Then he remembered that there are natural phenomena to which some one has given the name “acoustic shadows.” If you stand in an acoustic shadow there is one direction from which you will hear nothing. At the battle of Gaines’s Mill, one of the fiercest conflicts of the Civil War, with a hundred guns in play, spectators a mile and a half away on the opposite side of the Chickahominy valley heard nothing of what they clearly saw. The bombardment of Port Royal, heard and felt at St. Augustine, a hundred and fifty miles to the south, was inaudible two miles to the north in a still atmosphere. A few days before the surrender at Appomattox a thunderous engagement between the commands of Sheridan and Pickett was unknown to the latter commander, a mile in the rear of his own line.
These instances were not known to the man of whom we write, but less striking ones of the same character had not escaped his observation. He was profoundly disquieted, but for another reason than the uncanny silence of that moonlight march.
“Good Lord!” he said to himself—and again it was as if another had spoken his thought—“if those people are what I take them to be we have lost the battle and they are moving on Nashville!”
Then came a thought of self—an apprehension—a strong sense of personal peril, such as in another we call fear. He stepped quickly into the shadow of a tree. And still the silent battalions moved slowly forward in the haze.
The chill of a sudden breeze upon the back of his neck drew his attention to the quarter whence it came, and turning to the east he saw a faint gray light along the horizon—the first sign of returning day. This increased his apprehension.
“I must get away from here,” he thought, “or I shall be discovered and taken.”
He moved out of the shadow, walking rapidly toward the graying east. From the safer seclusion of a clump of cedars he looked back. The entire column had passed out of sight: the straight white road lay bare and desolate in the moonlight!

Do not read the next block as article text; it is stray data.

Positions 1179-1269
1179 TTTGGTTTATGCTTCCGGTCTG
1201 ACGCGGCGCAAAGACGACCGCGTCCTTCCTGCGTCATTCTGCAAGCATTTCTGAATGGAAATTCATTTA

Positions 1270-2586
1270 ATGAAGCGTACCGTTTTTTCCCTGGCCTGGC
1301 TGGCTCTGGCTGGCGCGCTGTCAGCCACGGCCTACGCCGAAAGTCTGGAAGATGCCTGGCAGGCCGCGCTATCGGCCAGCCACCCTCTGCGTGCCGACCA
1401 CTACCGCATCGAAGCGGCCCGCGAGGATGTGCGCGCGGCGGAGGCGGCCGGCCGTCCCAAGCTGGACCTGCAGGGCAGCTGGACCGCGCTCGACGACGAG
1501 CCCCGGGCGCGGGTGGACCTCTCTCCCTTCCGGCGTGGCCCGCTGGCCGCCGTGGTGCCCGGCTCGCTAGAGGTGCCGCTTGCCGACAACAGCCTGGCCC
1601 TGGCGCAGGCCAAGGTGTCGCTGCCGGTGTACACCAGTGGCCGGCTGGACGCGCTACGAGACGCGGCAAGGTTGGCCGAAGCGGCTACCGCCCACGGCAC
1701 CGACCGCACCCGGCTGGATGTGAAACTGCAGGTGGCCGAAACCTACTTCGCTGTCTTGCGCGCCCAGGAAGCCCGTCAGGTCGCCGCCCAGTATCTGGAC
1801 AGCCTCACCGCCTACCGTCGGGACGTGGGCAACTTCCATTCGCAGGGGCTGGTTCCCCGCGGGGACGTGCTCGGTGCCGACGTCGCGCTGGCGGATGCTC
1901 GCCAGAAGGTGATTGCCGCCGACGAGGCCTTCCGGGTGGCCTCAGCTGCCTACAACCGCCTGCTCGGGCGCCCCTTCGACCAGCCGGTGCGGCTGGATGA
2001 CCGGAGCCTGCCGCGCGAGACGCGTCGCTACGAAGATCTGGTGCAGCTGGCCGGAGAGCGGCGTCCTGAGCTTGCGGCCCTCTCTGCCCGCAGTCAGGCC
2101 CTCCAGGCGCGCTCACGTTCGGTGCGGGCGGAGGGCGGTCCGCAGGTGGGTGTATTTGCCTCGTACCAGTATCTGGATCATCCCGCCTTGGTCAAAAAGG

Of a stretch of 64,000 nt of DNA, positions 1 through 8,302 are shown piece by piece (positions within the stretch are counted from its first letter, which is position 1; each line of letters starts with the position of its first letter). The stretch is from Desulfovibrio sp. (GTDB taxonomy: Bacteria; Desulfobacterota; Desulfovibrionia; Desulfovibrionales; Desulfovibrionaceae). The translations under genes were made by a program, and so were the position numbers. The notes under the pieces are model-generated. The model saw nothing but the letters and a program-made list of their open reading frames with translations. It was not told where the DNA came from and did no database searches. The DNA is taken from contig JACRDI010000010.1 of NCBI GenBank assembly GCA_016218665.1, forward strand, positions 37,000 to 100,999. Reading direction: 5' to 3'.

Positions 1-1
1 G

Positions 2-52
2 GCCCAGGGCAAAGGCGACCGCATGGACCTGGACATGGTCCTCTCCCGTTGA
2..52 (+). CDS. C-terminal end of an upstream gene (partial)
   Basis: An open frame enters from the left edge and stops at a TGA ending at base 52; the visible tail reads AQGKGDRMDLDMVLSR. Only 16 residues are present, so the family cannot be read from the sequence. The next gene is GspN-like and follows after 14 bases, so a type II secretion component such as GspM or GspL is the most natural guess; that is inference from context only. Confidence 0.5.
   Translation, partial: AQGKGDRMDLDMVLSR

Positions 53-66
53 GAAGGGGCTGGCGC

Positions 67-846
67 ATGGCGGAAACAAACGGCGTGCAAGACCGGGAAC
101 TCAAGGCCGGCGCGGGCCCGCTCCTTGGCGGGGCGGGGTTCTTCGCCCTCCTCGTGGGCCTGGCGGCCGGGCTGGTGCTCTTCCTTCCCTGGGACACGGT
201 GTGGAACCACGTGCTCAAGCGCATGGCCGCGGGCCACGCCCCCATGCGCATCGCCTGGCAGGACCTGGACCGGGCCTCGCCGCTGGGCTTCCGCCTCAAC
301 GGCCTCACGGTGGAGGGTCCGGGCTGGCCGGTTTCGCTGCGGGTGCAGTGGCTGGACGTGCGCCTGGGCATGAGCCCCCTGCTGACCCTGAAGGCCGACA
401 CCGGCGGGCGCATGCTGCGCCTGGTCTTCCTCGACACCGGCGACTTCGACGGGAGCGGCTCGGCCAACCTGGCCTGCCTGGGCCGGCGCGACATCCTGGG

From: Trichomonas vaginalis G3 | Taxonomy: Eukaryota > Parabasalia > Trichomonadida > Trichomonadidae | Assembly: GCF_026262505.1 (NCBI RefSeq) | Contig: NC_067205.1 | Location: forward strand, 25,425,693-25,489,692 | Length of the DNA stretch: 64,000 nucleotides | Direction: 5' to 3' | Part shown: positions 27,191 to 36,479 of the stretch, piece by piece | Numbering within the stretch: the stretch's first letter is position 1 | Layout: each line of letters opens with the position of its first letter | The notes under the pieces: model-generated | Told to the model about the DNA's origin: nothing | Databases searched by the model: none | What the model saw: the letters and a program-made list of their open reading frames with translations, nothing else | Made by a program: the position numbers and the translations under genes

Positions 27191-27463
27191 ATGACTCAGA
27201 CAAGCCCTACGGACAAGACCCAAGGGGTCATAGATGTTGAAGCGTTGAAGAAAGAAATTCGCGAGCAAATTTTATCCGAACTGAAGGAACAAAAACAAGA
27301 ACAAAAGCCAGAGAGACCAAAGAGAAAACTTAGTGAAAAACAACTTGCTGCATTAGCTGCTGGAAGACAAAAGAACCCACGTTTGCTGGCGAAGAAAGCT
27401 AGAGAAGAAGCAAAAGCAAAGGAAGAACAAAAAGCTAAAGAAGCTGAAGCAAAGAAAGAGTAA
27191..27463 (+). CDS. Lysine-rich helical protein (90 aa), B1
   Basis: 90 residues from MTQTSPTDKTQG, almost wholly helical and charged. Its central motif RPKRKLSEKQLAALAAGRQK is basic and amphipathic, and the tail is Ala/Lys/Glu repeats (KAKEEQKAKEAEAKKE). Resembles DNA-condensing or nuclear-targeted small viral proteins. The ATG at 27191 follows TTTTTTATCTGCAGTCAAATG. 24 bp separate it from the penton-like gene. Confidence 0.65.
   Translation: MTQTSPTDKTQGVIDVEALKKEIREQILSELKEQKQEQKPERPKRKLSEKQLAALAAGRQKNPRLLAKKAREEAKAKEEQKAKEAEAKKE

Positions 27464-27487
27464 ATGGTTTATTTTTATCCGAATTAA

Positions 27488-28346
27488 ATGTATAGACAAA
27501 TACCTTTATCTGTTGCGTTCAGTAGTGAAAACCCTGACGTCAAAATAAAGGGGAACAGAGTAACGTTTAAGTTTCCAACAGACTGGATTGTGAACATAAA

Puzzled before, he was now inexpressibly astonished. So swift a passing of so slow an army!—he could not comprehend it. Minute after minute passed unnoted; he had lost his sense of time. He sought with a terrible earnestness a solution of the mystery, but sought in vain. When at last he roused himself from his abstraction the sun’s rim was visible above the hills, but in the new conditions he found no other light than that of day; his understanding was involved as darkly in doubt as before.
On every side lay cultivated fields showing no sign of war and war’s ravages. From the chimneys of the farmhouses thin ascensions of blue smoke signaled preparations for a day’s peaceful toil. Having stilled its immemorial allocution to the moon, the watch-dog was assisting a negro who, prefixing a team of mules to the plow, was flatting and sharping contentedly at his task. The hero of this tale stared stupidly at the pastoral picture as if he had never seen such a thing in all his life; then he put his hand to his head, passed it through his hair and, withdrawing it, attentively considered the palm—a singular thing to do. Apparently reassured by the act, he walked confidently toward the road.